When non-traditional loans can be a good alternative.
As an avid hiker, I look to get off trail sometimes and bushwhack my way cross-country. The path is often harder, but I am usually rewarded with great views that others don’t often see.
That idea of getting off the beaten path and going a non-traditional route to find a better alternative can also work with regard to small business loans.Now it may sound funny to hear a banker say it, but today there are more ways to obtain capital to start or improve a business than through a traditional bank loan. Hopefully, your bank and your banker can be the ones to help you find that path, even if it’s not directly through them.
That is why some banks are making a real conscious choice to become strong partners with the U.S. Small Business Administration (SBA), as well as other non-traditional lenders.
Many readers may think about the SBA as a U.S. government agency that provides support to entrepreneurs and small businesses – but with the reputation of being bureaucratic and unwieldy.
I used to work at the SBA and I’m here to tell you that the organization has actually revamped many programs to help simplify the loan environment and reduce the paperwork down to just one SBA form to apply for a loan (in addition to normal bank application forms).
In fact, the SBA has consciously infused its process with creativity and flexibility in its lending standards to give banks the ability to best structure a lending solution for small businesses.
Underpinning that access is the SBA’s express line of credit, which targets loans as small as $5,000 and provides for extremely quick underwriting and an overall streamlined and efficient process.
Further, some banks today are working very hard to become connectors in the non-traditional loan space. They are building relationships with alternative lenders so that businesses which may not qualify for a traditional bank SBA loan, have another avenue to pursue.
Related story: The pain of fast money
Microlenders, 504 Certified Development Companies (CDC’s) and mission-based Community Development Financial Institutions (CDFI’s), as well as other resources can offer more loan solutions to small businesses now than ever before.
Nonprofits in Oregon, such as Business Impact NW, Mercy Corps NW, Micro Enterprise Services of Oregon and Oregon Association of Minority Entrepreneurs are other options as well. With the economy doing well – especially in Oregon’s small business space – and with more dollars available, these sorts of non-traditional lenders have sprung up in order to accommodate that growth.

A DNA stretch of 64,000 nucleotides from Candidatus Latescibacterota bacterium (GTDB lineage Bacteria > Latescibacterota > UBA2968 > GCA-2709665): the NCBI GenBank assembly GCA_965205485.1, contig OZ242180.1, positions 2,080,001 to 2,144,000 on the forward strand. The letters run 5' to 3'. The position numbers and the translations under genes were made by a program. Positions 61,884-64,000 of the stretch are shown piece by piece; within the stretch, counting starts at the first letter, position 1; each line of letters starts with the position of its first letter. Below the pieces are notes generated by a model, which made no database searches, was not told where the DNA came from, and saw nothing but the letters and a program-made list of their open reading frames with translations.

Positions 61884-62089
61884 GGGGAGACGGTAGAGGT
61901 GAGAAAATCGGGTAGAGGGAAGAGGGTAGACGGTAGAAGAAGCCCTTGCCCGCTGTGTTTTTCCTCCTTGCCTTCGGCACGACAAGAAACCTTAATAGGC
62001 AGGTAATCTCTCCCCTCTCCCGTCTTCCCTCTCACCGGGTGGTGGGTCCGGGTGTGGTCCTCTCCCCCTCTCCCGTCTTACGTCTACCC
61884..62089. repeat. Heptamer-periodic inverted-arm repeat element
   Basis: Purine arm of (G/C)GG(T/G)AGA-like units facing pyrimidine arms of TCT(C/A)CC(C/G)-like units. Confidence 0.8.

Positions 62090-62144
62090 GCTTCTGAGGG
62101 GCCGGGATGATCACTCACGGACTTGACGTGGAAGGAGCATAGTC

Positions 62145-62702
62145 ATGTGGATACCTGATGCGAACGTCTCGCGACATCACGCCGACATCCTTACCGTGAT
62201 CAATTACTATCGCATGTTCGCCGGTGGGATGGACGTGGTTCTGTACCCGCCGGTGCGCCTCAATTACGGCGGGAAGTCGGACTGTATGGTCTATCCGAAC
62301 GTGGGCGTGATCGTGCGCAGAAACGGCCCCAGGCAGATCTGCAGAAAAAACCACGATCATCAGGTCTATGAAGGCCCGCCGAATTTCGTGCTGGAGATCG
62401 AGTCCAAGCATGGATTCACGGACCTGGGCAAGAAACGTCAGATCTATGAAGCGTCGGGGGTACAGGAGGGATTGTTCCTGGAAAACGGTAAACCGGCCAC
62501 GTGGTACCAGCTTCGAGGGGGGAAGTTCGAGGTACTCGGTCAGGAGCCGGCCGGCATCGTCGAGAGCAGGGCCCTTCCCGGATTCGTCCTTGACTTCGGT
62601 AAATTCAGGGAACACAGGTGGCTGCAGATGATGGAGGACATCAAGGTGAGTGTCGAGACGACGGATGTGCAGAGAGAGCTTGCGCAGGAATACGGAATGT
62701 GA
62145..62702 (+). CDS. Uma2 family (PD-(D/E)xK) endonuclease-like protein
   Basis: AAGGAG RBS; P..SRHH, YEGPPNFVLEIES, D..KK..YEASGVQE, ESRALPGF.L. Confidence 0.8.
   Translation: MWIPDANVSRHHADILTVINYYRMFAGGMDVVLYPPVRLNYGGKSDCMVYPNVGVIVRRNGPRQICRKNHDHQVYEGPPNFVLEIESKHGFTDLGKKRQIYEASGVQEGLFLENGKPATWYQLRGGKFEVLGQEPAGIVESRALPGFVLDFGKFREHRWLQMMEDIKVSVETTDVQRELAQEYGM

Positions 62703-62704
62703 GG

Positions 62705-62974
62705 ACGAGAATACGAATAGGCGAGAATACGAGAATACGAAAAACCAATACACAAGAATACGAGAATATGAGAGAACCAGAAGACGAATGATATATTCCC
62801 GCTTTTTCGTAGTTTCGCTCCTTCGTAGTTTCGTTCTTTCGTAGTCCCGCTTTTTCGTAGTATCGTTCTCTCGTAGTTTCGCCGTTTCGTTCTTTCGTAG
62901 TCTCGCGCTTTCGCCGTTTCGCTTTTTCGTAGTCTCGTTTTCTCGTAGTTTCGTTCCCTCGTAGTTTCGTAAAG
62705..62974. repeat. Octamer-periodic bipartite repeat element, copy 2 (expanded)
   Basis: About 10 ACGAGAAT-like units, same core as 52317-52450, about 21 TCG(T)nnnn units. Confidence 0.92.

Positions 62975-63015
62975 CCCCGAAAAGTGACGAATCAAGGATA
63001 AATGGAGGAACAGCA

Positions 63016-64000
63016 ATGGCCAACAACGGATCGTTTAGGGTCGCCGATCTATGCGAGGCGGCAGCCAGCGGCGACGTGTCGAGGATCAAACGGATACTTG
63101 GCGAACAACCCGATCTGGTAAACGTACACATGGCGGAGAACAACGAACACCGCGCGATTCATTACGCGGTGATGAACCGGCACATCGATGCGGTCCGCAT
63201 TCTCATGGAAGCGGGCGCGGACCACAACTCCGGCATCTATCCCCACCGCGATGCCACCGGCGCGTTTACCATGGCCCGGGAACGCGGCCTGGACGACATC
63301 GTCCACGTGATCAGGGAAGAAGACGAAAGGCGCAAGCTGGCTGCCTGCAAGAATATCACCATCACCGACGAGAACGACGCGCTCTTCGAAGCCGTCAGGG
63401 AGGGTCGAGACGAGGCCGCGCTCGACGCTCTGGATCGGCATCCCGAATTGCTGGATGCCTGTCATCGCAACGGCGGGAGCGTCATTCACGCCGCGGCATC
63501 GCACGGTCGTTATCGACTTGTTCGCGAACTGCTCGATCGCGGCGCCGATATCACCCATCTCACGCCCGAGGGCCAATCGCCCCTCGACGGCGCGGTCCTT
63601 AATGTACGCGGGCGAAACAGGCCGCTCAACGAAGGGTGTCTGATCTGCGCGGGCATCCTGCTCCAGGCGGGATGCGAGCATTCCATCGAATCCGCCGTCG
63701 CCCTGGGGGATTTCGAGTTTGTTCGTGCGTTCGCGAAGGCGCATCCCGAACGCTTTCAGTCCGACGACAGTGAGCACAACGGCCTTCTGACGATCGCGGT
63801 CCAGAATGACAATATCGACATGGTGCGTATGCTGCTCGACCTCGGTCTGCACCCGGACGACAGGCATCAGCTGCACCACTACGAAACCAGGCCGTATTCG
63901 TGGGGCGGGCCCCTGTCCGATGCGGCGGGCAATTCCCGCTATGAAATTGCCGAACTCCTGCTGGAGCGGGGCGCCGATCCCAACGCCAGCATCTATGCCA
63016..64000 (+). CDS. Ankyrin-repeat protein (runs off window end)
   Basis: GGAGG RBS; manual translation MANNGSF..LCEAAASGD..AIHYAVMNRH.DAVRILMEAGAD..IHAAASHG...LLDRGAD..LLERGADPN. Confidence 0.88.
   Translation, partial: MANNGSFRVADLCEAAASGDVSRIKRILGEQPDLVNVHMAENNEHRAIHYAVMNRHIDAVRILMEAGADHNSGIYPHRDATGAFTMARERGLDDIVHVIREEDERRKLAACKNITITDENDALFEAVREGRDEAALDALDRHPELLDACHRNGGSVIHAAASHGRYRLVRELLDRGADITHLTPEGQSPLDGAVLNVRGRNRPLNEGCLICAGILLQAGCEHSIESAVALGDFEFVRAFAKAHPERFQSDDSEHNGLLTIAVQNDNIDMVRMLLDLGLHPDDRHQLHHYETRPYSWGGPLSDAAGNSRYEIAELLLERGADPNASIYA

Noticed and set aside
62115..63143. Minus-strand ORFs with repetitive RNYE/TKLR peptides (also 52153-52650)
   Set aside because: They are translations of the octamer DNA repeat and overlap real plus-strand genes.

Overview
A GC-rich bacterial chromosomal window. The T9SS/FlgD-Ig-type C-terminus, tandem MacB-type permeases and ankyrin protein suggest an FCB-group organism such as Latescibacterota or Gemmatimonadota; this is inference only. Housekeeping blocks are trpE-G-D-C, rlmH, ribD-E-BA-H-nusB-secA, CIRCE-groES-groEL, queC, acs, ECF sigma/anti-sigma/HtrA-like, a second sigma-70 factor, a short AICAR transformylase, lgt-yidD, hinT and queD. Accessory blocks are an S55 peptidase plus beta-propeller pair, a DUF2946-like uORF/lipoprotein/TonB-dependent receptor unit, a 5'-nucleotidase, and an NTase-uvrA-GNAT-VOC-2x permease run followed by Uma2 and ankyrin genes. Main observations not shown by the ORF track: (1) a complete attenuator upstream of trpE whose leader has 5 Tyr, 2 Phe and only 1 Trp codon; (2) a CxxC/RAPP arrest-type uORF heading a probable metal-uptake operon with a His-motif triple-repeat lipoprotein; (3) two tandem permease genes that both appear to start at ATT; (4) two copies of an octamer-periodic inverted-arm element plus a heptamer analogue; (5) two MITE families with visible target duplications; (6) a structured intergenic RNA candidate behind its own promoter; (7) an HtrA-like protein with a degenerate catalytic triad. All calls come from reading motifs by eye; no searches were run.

Your banker (if they are plugged into this non-traditional loan ecosystem) can connect you to similar entities and help you navigate the process toward accessing the capital you need.
I believe that a “warm hand off” from banker to a non-traditional lender is always in the client’s best interest. Further, many times small businesses are just not aware of these alternative lenders.
For banks, even if they aren’t going to book a loan by advising a client to go this route, they can work to establish other relationships such as deposits and other activities that assist their client today. And if that first non-traditional loan helps the client grow and thrive, the relationship will continue to grow and thrive between owner and bank.
Finally, the non-traditional loan path is also a great place to really assess if a business is even ready to be seeking a loan. Let’s face it, some entrepreneurs are so eager to begin their journey that they haven’t thought everything through and aren’t yet ready to actually launch.
In this “not ready” situation, a banker/partner can refer clients to the SBA’s resource partners – such as SCORE (formerly called Service Core of Retired Executives) and the SBDC (Small Business Development Center Network) – to get free business advising.
Many times the business doesn’t have things in order and they need to get some guidance with their business plan, projections and a host of other important criteria. These two organizations provide that guidance and more, and some banks are partnering with them to help add value to client relationships.
In today’s business environment there are many trails that can a lead a small business owner or entrepreneur toward obtaining the capital they need to succeed.
Of course, banks are there to fulfill this need, but more and more, the strategic alliance between a banker, the SBA and the newer non-traditional loan organizations are expanding options.
Sometimes, getting off the beaten path may be just the direction you need to go in order to reach your destination of success.
Scott Bossom is senior vice president and SBA loan lead from Columbia Bank.